oath

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oath,

vocal affirmation of the truth of one's statements, generally made by appealing to a deity. From the earliest days of human history, calling upon the gods of a community to witness the truth of a statement or the solemnity of a promise has been commonly practiced. The force of the oath depends on the belief that supernatural powers will punish falsehood spoken under oath or the violation of a promise. The oath thus performs wide legal and quasi-legal functions. It was the basis of the medieval process of compurgationcompurgation
, in medieval law, a complete defense. A defendant could establish his innocence or nonliability by taking an oath and by getting a required number of persons to swear they believed his oath.
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. It is still used in legal proceedings today: Thus, a jury is sworn in, and a witness takes an oath before testifying. In modern times, the force of the oath is strengthened by punishment for perjuryperjury
, in criminal law, the act of willfully and knowingly stating a falsehood under oath or under affirmation in judicial or administrative proceedings. If the person accused of perjury had any probable cause for his belief that the statement he made was true, then he is not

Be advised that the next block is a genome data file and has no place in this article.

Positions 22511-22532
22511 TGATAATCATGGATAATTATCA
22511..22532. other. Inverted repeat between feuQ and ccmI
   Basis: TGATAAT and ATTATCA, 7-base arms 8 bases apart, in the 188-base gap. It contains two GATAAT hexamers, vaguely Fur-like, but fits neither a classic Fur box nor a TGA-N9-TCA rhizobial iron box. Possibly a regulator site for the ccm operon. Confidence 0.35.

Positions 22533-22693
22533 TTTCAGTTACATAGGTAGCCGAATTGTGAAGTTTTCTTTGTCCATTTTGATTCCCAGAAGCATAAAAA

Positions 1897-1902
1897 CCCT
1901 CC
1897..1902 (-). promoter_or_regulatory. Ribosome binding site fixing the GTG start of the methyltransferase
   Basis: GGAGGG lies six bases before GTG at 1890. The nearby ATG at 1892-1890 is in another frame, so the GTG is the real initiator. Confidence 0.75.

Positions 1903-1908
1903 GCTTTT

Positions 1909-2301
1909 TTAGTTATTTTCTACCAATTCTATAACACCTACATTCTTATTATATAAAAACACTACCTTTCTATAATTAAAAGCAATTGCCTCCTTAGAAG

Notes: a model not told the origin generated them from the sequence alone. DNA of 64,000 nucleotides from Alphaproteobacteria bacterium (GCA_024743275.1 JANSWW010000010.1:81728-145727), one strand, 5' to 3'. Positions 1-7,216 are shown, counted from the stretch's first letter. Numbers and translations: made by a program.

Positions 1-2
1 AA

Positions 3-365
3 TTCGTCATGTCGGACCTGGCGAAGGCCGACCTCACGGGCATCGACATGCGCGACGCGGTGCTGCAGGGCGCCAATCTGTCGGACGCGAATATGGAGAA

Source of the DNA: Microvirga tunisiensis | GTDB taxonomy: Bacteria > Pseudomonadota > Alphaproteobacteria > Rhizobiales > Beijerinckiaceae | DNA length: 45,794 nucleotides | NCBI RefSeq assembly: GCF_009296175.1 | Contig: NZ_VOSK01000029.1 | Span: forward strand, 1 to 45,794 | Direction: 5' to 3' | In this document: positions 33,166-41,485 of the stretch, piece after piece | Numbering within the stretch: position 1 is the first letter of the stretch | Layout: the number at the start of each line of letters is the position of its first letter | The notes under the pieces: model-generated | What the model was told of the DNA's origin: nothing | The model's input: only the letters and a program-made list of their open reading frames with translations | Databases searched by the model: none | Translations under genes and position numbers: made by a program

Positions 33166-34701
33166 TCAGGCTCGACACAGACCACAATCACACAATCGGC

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. Difficulties have arisen in cases of atheists or of persons with religious scruples against oath-taking (e.g., Quakers), but statutes have now generally been modified so that a witness may affirm his intention to tell the truth without appealing to a deity. The main classes of oaths are the assertory oath, which concerns past or present facts, and the promissory oath, which refers to future conduct (such as that taken by an alien upon naturalization or by a high government official on assuming office). In the 1950s, fear of Communist subversion led many governmental and educational institutions to institute loyalty oaths, which required employees to swear to their non-membership in the Communist party or other presumptively subversive organizations. In the 1960s these loyalty oath requirements were invalidated by the Supreme Court.

oath

1. on, upon, or under oath
a. Law having sworn to tell the truth, usually with one's hand on the Bible
2. take an oath to declare formally with an oath or pledge, esp before giving evidence

OATH

Object-oriented Abstract Type Hierarchy, a class library for C++ from Texas Instruments.

OATH

(1) (Oath) The name of the Yahoo and AOL divisions of Verizon. See Yahoo.

(2) (OATH) (Initiative for Open AuTHentication) A collaboration of security companies devoted to developing strong, standard authentication methods on the Internet.

(2) (OAuth) (Open standard for AUTHorization) A standard that allows a third-party website to gain access to resources without exchanging username and password, providing both sites support OAuth. The third-party site requests a token from the site that holds the user's resources, and if the user authorizes the transaction, a temporary access token is issued to the requesting site.